We join an adventure already in progress as we hit the very first cross-over story in a Fantastic Four comic. This issue is the last of a five-part story that started in Daredevil issue thirty-five which were also written by Stan Lee, but illustrated by Gene Colan. Even though the plots are a little ropey, I highly recommend that you hunt them out since Colan’s artwork alone is worth relishing. A brief synopsis of the story in those issues follows.
DAREDEVIL ISSUES 35-38
The first two issues detail a fight between Daredevil and Paste Pot Pete. In issue thirty-five Pete manages to gain the upper hand by planting a couple of the Thinker’s levitation discs on DD. Pressing his advantage, PPP decides to dress up as the incapacitated hero and trick Sue Storm into letting him into the Baxter Building in order to plant a bomb in one of the desks.
Issue thirty-six shows Daredevil, now free of the anti-grav discs, tracks Paste Pot Pete’s trail and finds Sue Storm glued to her own floor. Freeing her, DD tosses the bomb out of the window where it explodes. Pausing to wipe himself off and explain his actions to a concerned Reed Richards, DD is off again and tangles with Pete, only to fall afoul of Doctor Doom.
Issue thirty-seven is a rollicking fight between Doom and Daredevil and ends with Doom tricking Daredevil into his mind-transfer machine. The purpose for this, we are told by Doom, is so that he can have a body powerful enough to defeat Reed Richards. This only makes the smallest amount of sense. For a start, Daredevil isn’t that powerful — he and Doom are pretty equally matched, in fact. Doom mat not know that, and a lot of play in early Daredevil is how much of an unknown quantity he is to his enemies. However, he is certainly no Silver Surfer, who Doom last stole the powers of. Secondly, Doom places no safeguards on Daredevil. There is nothing to stop him from using Doom’s identity and resources against himself.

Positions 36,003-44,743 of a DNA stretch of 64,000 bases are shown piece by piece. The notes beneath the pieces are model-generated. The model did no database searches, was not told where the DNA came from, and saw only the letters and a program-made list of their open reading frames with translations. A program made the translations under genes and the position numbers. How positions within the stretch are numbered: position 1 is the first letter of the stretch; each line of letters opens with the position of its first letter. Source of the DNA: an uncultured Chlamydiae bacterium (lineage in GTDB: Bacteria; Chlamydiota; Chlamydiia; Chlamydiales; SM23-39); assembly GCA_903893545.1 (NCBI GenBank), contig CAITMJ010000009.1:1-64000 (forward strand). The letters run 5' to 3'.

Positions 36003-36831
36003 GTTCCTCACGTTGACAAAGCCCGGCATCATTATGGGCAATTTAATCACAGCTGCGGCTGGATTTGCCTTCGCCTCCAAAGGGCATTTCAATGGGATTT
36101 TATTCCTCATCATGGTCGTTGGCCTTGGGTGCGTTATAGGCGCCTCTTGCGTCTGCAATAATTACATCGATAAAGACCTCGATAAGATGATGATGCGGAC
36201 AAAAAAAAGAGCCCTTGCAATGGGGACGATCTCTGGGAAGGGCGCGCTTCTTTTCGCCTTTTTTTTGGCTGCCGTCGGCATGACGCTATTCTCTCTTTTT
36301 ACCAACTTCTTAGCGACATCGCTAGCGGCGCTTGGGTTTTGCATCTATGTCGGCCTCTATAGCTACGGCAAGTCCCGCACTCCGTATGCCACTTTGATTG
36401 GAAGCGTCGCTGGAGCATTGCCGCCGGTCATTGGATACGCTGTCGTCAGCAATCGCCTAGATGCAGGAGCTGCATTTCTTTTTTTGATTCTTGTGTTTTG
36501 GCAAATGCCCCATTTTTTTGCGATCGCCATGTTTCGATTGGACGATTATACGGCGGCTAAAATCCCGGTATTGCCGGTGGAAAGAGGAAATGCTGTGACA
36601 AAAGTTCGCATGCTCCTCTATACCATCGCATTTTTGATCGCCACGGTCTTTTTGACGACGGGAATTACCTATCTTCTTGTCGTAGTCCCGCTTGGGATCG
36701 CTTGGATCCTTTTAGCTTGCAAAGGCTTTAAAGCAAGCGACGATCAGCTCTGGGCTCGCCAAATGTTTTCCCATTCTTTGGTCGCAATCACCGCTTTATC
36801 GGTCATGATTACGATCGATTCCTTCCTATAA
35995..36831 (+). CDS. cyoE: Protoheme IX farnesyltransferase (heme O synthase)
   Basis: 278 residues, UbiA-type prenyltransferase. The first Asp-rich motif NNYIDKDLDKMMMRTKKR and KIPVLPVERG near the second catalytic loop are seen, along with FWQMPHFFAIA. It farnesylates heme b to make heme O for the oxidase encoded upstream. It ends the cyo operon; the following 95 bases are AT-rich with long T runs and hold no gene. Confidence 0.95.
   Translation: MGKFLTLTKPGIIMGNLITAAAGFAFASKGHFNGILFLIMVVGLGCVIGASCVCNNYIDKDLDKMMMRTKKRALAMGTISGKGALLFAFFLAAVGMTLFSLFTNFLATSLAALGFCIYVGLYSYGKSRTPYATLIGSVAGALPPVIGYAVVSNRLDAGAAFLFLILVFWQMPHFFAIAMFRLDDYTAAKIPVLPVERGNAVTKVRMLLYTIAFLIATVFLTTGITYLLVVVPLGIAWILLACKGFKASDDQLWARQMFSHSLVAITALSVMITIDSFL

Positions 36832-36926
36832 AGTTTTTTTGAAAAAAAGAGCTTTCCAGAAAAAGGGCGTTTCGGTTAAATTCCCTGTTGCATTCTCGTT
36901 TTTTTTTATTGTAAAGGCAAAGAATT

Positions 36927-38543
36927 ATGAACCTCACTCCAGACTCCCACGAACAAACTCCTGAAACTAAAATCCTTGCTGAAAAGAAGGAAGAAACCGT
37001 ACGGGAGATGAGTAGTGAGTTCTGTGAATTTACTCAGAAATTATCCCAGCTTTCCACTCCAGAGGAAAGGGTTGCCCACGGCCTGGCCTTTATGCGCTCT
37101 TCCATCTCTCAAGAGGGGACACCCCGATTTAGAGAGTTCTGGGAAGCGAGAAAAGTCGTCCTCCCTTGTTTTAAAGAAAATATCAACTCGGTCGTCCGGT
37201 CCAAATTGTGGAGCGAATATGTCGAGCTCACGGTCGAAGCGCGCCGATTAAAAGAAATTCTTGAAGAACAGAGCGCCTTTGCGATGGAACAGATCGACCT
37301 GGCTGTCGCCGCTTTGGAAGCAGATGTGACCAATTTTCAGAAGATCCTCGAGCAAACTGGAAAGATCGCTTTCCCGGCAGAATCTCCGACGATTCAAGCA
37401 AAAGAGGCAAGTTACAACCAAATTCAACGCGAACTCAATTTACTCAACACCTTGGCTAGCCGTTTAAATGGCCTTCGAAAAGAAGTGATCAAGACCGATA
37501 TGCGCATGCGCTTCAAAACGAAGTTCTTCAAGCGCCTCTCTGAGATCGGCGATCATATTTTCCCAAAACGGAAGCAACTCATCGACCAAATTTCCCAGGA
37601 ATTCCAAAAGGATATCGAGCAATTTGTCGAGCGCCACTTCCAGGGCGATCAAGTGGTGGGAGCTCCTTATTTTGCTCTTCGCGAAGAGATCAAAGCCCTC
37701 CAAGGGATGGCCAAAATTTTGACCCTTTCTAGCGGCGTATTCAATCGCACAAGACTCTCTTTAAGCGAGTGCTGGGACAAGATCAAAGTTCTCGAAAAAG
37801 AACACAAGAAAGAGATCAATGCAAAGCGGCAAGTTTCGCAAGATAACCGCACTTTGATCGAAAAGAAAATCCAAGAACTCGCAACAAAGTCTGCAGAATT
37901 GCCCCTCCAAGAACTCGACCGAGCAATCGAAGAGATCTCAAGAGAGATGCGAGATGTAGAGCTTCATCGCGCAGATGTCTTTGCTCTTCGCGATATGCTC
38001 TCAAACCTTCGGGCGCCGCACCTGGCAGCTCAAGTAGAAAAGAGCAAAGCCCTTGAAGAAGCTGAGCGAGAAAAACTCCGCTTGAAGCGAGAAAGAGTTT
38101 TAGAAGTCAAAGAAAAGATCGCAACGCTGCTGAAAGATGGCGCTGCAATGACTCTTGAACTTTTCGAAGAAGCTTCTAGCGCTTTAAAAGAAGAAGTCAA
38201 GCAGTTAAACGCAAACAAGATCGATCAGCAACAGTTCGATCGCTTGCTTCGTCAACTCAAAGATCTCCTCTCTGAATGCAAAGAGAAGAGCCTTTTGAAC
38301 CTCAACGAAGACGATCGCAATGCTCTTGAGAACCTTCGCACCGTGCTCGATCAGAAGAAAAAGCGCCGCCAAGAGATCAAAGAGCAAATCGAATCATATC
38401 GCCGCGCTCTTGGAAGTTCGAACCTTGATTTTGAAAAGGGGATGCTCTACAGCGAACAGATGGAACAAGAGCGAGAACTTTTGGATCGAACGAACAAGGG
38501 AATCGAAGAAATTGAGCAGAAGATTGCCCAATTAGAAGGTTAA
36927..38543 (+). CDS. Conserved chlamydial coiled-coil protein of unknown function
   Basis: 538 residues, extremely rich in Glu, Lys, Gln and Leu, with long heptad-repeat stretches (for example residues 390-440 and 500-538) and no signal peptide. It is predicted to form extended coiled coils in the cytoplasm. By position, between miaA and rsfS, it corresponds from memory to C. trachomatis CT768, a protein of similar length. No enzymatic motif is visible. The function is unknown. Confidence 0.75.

Which is exactly what happens in issue thirty-eight. Daredevil first co-opts Doom’s henchmen and send him after the man who is walking (walking, mind) around in Daredevil’s body. When Doom manages to prove to them that he has switched bodies (surely telling them beforehand would have been expedient). Then Daredevil, in Doom’s body still, publicly declares war on all the countries around Latveria, inciting a frantic Doom to return and stop Daredevil before his homeland is destroyed. (That’s a pretty good moment.) DD is waiting for him, naturally, and after another quick trip to the mind-transferrence device Daredevil skips out and heads off to tell the FF that everything is back to normal. Doom however, not missing a trick, calls ahead and using a voice modulator to imitate Daredevil’s voice tells them that he is coming to destroy them. And that’s where we pick up the story in Fantastic Four 73…
Which is interesting because basically the conflict has finished. Doctor Doom doesn’t actually show up in this issue and once everyone realizes that they’ve been tricked into fighting each other, there’s nothing more to do or say. There is a brief discussion about exacting reprisals on Doom, but as the sovereign head of a nation, Reed figures it would be a bad idea to attack him.That said, this issue is quite fun because it really anchors the Fantastic Four into the Marvel Universe, and it’s fun seeing these superheroes bumping into each other, checking up to see how the others are doing, trying to keep in touch and follow up on the conflicts that they’ve been participants of. It gives the Marvel milieu a real sense of cohesion. Also, it’s fun seeing Kirby draw these guys together, especially Daredevil and Spider-man whose titles he was not the regular artist on.And Sue’s back! It’s a little unclear where she’s been exactly. We last saw her halfway across the country in the last issue, but in the Daredevil issues she was hanging around the Baxter Building while everything was going down. It also comes as something of a relief when Sue finally does show up and goes around stopping everyone from fighting. It’s been a time since she was the person to resolve the main conflict of the story.